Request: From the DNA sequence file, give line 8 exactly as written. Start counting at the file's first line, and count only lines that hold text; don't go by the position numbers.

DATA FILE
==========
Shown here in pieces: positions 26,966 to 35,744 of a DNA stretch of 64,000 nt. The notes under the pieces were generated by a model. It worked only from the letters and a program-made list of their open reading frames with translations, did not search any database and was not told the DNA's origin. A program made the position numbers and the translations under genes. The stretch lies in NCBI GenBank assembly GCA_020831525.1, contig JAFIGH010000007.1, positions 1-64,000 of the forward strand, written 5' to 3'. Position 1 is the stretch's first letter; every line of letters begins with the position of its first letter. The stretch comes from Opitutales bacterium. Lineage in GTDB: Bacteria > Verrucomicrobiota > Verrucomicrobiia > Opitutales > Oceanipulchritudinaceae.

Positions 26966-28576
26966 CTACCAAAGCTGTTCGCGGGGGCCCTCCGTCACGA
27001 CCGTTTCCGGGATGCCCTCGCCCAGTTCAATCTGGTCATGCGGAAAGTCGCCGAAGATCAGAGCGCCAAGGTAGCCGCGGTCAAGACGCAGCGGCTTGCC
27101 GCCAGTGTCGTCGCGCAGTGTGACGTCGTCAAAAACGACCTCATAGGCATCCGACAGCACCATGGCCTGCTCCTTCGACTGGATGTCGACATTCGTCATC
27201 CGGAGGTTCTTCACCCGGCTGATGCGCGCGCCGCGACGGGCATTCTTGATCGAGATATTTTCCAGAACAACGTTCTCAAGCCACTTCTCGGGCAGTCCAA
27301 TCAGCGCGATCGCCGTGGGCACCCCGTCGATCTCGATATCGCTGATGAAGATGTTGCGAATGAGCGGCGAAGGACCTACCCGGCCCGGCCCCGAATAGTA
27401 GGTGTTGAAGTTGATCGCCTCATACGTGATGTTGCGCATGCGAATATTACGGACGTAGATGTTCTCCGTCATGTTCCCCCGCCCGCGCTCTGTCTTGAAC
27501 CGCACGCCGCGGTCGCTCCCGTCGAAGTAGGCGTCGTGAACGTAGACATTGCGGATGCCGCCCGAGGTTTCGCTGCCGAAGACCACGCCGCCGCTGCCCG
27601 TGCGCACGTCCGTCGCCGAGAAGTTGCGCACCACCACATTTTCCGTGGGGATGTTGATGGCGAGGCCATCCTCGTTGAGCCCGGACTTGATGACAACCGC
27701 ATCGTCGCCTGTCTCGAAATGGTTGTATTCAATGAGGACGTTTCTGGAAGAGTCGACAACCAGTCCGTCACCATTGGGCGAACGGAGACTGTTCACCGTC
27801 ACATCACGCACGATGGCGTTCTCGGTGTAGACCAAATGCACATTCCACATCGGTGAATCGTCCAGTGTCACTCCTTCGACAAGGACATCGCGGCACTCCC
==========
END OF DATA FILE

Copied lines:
27401 GGTGTTGAAGTTGATCGCCTCATACGTGATGTTGCGCATGCGAATATTACGGACGTAGATGTTCTCCGTCATGTTCCCCCGCCCGCGCTCTGTCTTGAAC